By Pranaya SJB Rana ,The Kathmandu Post/Asia News Network
The end of a calendar year is an occasion to take stock of everything that has gone before and look forward to a new timeframe where things will hopefully be better. It is a wishful exercise, a belief that we as humans must always strive to be better than we were. The calendar year might be an arbitrary marker in time but it provides people with a moment of respite, a slice of time when you are neither here nor there, seemingly floating in limbo between the past and the future. And thus, the ideal time to decide where we were and where we would like to go. Most often, this manifests in New Year�sresolutions that the lot of us will never keep beyond the first month. But as I write this, my first column for the year 2016, I feel very little hope and much, much helplessness. This past year has been a terrible one, personally and otherwise too. I lost a close family member to disease and foolishness and a best friend to human cruelty. But personal tragedy, though devastating, can be dealt with. It concerns emotions and a coming to terms with the fact that things change, people die and friends leave. Personal perseverance can be drawn on to steel oneself against hurt and though we be bent and bruised, we can come through unbroken. Public tragedies, though, are a different thing. They concern events and incidents that are often wholly beyond the control of one individual. This is especially true in a country like Nepal, where democracy is as hollow as the proverbial empty vessels that make the most noise. We Are Reduced to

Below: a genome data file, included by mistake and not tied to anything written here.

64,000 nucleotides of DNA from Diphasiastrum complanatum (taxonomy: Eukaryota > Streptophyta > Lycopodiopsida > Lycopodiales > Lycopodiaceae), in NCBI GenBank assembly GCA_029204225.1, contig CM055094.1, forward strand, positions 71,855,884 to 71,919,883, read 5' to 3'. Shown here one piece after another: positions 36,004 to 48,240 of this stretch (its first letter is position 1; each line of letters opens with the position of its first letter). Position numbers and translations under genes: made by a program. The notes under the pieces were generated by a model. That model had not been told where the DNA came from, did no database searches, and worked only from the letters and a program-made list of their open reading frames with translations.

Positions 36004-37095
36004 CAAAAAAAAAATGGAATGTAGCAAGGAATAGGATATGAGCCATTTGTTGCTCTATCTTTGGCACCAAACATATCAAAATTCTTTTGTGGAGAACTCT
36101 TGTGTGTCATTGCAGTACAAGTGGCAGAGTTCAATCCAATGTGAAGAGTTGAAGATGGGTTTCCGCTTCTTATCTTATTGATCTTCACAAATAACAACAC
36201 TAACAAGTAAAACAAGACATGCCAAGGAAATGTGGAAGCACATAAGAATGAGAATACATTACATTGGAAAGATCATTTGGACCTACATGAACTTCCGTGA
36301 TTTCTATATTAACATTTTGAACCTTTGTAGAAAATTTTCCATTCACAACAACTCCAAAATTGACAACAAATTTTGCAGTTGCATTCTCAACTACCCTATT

Trembling Shells The April earthquake reduced us to trembling fearful shells of ourselves, cowering under tents and tarpaulin while the ground quaked underneath us. The weeks following the first big quake on April 25 were spent in terror at every little jolt, hoping that nothing else would come crumbling down. This was helplessness in the face of something immense and insurmountable, which can result in stasis in even the most stalwart of beings. For, how will you challenge the earth? How will you thumb your nose at this great blue marble that follows no laws except its own and respects no life but its own? The only thing we could do was wait and hope we don�t die, which is no hope at all. Then, another occasion ripe for hope was made cruelly into a sham. Nepal�s new constitution, so full of promise in its interim avatar, was put through the shredder of Panchayat-era values and forced through. Protests leading up to, and after, the promulgation were crushed brutally, with the security forces raining batons on Dalits in Kathmandu and bullets on Madhesis in the Tarai. The aspirations of an entire generation that had grown up in the shadow of the Maoist insurgency were crushed under the boot heels of a government led by KP Oli, who has always been too eager for what he has always seen as his rightful turn at the till. The protests turned violent and then snowballed into a blockade, by Madhesis and by big brother India. And meanwhile, PM Oli, that fork-tongued charmer of snakes, added more ministers to his massive Cabinet, distributing the ill-gotten spoils of an internal war.